Animal health authorities are finding chronic wasting disease in more counties each year.
About four in 10 wild cervids are infected with CWD in areas of Colorado, Wisconsin, and Wyoming. The always-fatal prion disease also can simmer undetected in remote clusters of animals, as apparently happened in Arkansas and Tennessee along the states’ shared border.
Bryan Richards, emerging disease coordinator for the U.S. Geological Survey National Wildlife Health Center, said CWD’s known footprint has grown substantially over the past 10 years. Until a few years ago, he felt confident surveillance also would identify any areas where CWD had become endemic.
Arkansas Game and Fish Commission information indicates the agency learned in February 2016 that the disease was in Newton County, which includes areas in and along the Ozark Mountains.
“Later testing determined that the disease has likely been in the state for decades before being detected,” commission information states.
Initial sampling found a disease prevalence of 23%.
Dr. Jennifer R. Ballard, Arkansas state wildlife veterinarian, said the infected deer lived in an isolated area where state authorities have difficulties observing animals. She also noted that, because CWD infections tend to occur in clusters, historical surveillance models may have underestimated the number of animals that needed to be tested to be confident an area was free of the disease, although she said newer models are based on better information.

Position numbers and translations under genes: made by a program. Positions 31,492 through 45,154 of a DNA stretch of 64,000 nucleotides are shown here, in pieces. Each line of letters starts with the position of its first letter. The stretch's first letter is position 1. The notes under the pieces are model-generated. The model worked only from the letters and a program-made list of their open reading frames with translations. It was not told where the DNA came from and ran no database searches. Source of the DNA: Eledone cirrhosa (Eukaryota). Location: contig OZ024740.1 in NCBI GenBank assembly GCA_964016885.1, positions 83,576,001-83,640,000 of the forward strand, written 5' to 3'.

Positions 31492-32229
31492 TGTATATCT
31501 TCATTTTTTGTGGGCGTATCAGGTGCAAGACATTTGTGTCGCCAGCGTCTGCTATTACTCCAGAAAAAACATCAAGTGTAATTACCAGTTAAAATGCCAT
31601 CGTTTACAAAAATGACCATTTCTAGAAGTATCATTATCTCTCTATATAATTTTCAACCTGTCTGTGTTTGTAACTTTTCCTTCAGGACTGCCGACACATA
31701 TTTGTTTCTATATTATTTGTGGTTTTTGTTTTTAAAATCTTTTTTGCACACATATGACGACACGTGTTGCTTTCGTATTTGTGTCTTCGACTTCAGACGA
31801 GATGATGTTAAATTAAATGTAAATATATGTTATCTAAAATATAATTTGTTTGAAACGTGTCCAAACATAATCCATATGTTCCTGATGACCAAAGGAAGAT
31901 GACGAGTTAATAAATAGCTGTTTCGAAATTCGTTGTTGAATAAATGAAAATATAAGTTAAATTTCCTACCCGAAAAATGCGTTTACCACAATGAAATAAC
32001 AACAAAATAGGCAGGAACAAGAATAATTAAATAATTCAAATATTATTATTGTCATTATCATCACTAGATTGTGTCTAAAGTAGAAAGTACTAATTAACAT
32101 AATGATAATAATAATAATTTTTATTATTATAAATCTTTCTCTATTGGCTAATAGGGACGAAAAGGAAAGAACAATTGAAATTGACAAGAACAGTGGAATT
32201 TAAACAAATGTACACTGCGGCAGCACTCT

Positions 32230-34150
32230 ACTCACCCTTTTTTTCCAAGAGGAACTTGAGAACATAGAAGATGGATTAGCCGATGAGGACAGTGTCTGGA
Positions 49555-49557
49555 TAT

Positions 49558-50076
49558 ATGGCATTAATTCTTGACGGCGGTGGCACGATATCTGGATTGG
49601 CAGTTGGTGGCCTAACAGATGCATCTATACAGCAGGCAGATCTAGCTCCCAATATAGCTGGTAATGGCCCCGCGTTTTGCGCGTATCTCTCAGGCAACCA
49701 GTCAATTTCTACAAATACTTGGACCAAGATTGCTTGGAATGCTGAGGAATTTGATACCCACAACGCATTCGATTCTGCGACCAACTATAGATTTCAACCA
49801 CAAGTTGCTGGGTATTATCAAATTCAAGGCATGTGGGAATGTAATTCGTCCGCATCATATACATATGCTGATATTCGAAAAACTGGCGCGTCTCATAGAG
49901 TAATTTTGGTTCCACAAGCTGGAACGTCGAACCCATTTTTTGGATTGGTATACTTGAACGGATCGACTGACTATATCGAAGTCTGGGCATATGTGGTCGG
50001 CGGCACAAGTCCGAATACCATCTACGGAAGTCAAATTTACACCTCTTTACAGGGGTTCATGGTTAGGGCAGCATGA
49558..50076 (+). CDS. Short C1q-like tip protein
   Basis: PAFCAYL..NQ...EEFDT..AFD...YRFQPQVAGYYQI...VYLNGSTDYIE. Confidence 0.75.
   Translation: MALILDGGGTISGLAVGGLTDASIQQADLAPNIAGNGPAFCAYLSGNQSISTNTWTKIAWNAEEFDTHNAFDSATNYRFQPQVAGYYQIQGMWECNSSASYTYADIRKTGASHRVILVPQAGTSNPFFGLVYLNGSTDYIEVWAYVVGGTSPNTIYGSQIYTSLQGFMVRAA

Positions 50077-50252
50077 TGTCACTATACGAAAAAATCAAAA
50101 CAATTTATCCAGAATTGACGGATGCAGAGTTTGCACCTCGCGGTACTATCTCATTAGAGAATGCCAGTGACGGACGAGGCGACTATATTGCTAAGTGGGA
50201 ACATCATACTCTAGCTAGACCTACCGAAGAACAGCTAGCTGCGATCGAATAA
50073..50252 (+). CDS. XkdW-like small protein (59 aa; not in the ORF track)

How the disease arrived in the state is unknown.
Laboratory tests have now confirmed infections in 26 states and three Canadian provinces. Montana authorities first found CWD in the state in 2017, south of Billings, and the state now has infections in at least three regions.
Montana authorities reported finding 142 animals with confirmed CWD infections during the 2019 hunting season, April 2019 through January 2020. Those animals were 86 white-tailed deer, 53 mule deer, two moose, and one elk.
Control efforts, results vary
Reindeer in Norway developed CWD in 2016, and Richards said tremendous surveillance suggested the disease was new to the country and environmental contamination should be low. Local authorities depopulated the affected herd through hunters and government sharpshooters and plan to leave the area free of reindeer for five years. He expects the disease elimination effort will succeed.